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Occupy Protests: Compared to protests from the 1960's and 1970's

6:10 PM, Nov 3, 2011   |    comments
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Sounds of support followed more than 500 people marching through downtown Tampa Thursday, October 6 -- to "Occupy Tampa."

Tampa, Florida - Protesters with Occupy Tampa -- though small in numbers -- keep their message alive.

"This movement is bigger than you or I. It's a proud moment for me to be a part of this," says Chris Hernandez.

"So many people have been so angry for so long, I'm surprised there wasn't a movement before this," says USF Professor Dr. Harry Vanden.

The professor knows what drives movements like Occupy Tampa. As a college student in the late 60's and early 70's, he organized civil rights and anti-war protests. Vanden says, "Now we see the problem of inequality and unfairness, avariciousness, arrogance come to the floor again."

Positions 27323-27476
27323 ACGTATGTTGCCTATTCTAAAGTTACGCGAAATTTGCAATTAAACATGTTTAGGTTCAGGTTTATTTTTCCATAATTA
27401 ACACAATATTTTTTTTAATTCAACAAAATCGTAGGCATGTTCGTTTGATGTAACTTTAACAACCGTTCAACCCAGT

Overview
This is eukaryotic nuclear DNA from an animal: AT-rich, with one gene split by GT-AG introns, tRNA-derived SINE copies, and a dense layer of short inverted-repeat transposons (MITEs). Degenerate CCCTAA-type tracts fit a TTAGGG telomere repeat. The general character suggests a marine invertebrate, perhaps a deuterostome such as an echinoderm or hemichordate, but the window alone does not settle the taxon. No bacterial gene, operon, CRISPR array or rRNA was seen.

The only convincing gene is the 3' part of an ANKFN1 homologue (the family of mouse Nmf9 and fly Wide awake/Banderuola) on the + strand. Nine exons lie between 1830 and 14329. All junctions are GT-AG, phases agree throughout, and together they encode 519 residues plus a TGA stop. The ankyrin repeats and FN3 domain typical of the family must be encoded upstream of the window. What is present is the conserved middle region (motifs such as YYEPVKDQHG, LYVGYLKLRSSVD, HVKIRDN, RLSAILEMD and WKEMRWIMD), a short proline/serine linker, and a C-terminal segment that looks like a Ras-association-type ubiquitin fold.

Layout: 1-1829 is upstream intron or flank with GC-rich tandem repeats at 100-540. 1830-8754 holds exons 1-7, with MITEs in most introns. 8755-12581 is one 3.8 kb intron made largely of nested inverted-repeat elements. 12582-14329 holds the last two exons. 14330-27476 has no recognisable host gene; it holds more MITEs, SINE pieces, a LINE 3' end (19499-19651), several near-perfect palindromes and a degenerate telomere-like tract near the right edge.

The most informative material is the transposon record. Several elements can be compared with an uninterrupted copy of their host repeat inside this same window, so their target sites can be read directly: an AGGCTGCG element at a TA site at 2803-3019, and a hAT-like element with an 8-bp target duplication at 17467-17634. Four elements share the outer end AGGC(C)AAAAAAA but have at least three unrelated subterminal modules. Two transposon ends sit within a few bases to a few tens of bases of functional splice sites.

Unlike 40 years ago, Vanden says the Occupy movement has more public support because its message is clear: it's found in the slogan "We are the 99%."

"I think a lot of us are concerned with the concentration of wealth, concentration of power... the way the political system has become all too influenced by money," says Vanden.

And unlike 40 years ago, where the protests were youth-driven, Vanden says Occupy is more mutli-generational.  "I think it's this basic American feeling of justice. You've got to do the right thing, you have to be fair to people, can't take advantage of people, you can't ignore people, you can't exploit people. That's what makes people angry," says Vanden.

But that anger can sometimes get out of control. Demonstrations in Oakland turned violent this week when police and protesters clashed after a day of peaceful protests.

"Certain individuals believe the only way to get the media's attention is if you engage in militant or violent action. Unfortunately, for the people that do it and the media that focuses on it, sometimes loses the message of what it's all about."

Vanden says social movements do work, because they get the discussion started. He says to make change happen, one has to start talking about the problems and the solutions.

And right now, the public is talking.

Isabel Mascarenas

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